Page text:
When the story reached England in clear and trustworthy form, two antagonistic parties were instantly formed. The extreme on the one side glorified Governor Eyre, and held that by his prompt action he had saved the white population of Jamaica from all the horrors of triumphant negro insurrection. The extreme on the other side denounced him as a mere fiend. An association called the Jamaica Committee was formed for the avowed purpose of seeing that justice was done. It comprised some of the most illustrious Englishmen.

The Report of the Commissioners was made in April, 1866. It declared in substance that the disturbances had their immediate origin in a planned resistance to authority, arising partly out of a desire to obtain the land free of rent, and partly out of the want of confidence felt by the labouring class in the tribunals by which most of the disputes affecting their interests were decided; that the disturbance spread rapidly, and that Mr. Eyre deserved praise for the skill and vigour with which he had stopped it in time beginning; but that martial law was kept in force too long;


that the punishments inflicted were excessive; that the punishment of death was unnecessarily frequent; that the floggings were reckless, and in some cases positively barbarous; that the burning of one thousand houses was wanton and cruel; that although it was probable that Gordon, by his writings and speeches, had done much to bring about excitement and discontent, and thus rendered insurrection possible, yet there was no sufficient proof of his complicity in the outbreak, or in any organised conspiracy against the Government; and, indeed, that there was no wide-spread conspiracy of any kind. Of course this finished Mr. Eyre's career as a Colonial Governor. A new Governor, Sir J. P. Grant, was sent out to Jamaica, and a new Constitution was given to the island. The Jamaica Committee, however, did not let the matter drop there. They prosecuted Mr. Eyre and some of his subordinates, but the bills of indictment were always thrown out by the grand jury. After many discussions in Parliament, the Government in 1872 decided on paying Mr. Eyre the expenses to which he had been put in defending himself against the various prosecutions; and the House of Commons, after a long debate, agreed to the vote by a large majority. A career full of bright promise was cut short for Mr. Eyre, and for some of his subordinates as well; and no one accused Mr. Eyre personally of anything worse than a fury of mistaken zeal. The deeds which were done by his authority, or to which, when they were done, he gave his authority's sanction, were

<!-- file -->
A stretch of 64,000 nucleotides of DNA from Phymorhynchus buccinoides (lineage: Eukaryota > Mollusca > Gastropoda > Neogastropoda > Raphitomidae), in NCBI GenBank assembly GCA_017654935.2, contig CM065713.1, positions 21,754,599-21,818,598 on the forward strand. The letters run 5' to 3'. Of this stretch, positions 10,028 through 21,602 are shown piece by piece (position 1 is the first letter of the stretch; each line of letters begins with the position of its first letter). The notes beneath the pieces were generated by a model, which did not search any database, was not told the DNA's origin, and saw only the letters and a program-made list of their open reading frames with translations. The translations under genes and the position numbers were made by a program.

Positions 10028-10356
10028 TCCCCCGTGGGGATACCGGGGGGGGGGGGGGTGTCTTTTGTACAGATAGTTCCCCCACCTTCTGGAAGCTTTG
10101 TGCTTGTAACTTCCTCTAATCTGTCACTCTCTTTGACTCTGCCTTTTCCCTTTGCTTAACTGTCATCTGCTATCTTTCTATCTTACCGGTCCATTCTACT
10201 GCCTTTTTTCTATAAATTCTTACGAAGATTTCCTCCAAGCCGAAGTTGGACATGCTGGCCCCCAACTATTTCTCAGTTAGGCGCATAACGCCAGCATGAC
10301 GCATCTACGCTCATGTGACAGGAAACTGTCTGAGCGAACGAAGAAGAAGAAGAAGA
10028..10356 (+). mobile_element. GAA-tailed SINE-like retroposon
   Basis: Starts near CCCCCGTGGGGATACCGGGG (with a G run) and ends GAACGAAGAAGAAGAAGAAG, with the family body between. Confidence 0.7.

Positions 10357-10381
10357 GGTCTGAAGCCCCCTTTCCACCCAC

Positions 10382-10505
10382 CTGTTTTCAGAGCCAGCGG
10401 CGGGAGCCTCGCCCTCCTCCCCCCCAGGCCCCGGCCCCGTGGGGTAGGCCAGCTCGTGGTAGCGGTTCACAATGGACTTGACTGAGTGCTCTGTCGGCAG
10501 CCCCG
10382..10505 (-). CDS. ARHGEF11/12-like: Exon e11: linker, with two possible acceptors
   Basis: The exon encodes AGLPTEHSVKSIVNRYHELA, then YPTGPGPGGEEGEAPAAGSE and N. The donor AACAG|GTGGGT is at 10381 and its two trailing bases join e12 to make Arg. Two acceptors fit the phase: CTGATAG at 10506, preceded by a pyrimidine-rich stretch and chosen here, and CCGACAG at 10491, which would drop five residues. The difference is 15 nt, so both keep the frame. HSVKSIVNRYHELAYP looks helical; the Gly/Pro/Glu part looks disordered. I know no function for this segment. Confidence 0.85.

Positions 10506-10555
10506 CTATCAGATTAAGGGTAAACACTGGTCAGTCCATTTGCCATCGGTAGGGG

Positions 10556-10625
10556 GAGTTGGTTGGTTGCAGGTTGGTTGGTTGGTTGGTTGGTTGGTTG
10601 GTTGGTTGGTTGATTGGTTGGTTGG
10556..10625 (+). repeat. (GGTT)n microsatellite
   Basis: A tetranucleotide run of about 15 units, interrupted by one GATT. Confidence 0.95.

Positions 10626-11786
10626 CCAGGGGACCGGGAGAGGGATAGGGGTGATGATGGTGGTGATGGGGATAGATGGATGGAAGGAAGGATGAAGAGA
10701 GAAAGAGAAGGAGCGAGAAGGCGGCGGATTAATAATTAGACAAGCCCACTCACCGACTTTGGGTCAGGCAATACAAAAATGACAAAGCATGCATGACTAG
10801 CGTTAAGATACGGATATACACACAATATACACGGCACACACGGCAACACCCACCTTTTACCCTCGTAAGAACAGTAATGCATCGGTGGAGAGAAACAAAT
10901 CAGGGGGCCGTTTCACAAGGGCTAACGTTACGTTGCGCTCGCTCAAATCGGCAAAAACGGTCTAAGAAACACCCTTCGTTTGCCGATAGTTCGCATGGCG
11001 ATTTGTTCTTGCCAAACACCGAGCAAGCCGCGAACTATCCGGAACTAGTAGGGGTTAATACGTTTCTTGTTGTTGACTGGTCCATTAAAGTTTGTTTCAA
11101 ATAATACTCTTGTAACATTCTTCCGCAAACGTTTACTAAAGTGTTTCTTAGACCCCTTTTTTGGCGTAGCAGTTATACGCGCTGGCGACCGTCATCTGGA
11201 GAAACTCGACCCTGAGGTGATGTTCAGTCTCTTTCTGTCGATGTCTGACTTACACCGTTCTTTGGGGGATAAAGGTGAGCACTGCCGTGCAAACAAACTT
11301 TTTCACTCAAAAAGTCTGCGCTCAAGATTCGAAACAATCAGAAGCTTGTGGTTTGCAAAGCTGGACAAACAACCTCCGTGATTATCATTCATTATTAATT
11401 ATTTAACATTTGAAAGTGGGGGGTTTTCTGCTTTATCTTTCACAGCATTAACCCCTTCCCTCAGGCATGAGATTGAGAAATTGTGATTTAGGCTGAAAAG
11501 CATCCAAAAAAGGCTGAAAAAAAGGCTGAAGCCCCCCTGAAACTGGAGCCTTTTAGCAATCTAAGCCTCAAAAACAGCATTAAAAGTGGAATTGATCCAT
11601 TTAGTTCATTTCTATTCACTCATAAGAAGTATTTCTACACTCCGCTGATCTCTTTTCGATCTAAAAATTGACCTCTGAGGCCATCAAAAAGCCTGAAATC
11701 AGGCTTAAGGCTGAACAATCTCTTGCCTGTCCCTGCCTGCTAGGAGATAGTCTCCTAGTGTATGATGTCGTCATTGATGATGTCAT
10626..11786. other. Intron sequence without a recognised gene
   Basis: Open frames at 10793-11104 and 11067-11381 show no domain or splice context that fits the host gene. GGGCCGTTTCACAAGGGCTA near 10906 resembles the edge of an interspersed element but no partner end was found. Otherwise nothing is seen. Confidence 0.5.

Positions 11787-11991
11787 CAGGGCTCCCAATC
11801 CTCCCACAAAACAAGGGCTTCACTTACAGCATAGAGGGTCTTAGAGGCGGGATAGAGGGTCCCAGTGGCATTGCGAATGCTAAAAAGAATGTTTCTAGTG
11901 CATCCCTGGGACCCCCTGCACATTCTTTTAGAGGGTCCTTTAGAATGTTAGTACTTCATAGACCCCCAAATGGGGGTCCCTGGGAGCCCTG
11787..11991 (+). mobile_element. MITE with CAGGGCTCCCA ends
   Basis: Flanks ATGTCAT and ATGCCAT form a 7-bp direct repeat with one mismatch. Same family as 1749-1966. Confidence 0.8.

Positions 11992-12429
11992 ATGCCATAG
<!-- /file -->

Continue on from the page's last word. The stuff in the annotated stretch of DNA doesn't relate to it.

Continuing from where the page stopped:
branded with such infamy that it is almost impossible such things could ever be done again in England's name. The cruelties of that saturnalia of vengeance are absolutely without parallel in the history of our times. The one strong argument for severity, on which so many relied when upholding the acts of Mr. Eyre, is curiously confuted by the history of Jamaica itself. That argument was, that severity of an extraordinary kind was necessary to prevent the repetition of rebellion. Rigour of repression had been tried long enough in Jamaica without producing any such effect. During one hundred and fifty years there had been about thirty insurrections, in some of which the measures of repression employed were sweeping and stern enough to have shaken the nerves of a Couthon and disturbed the conscience of a Claverhouse. The Chief Justice declared that there was not a stone in the island of Jamaica which, if the rains of heaven had not washed off from it the stains of blood, might not have borne terrible witness to the manner in which martial law had been exercised for the suppression of native discontent. The deeds, therefore, that were done under the authority of Mr. Eyre found no plea to excuse them in the history of the past. Such policy had been tried again and again, and had failed. The man who tried it again in 1865 undertook the responsibility of defying the authority of experience, as well as that of constitutional and moral law.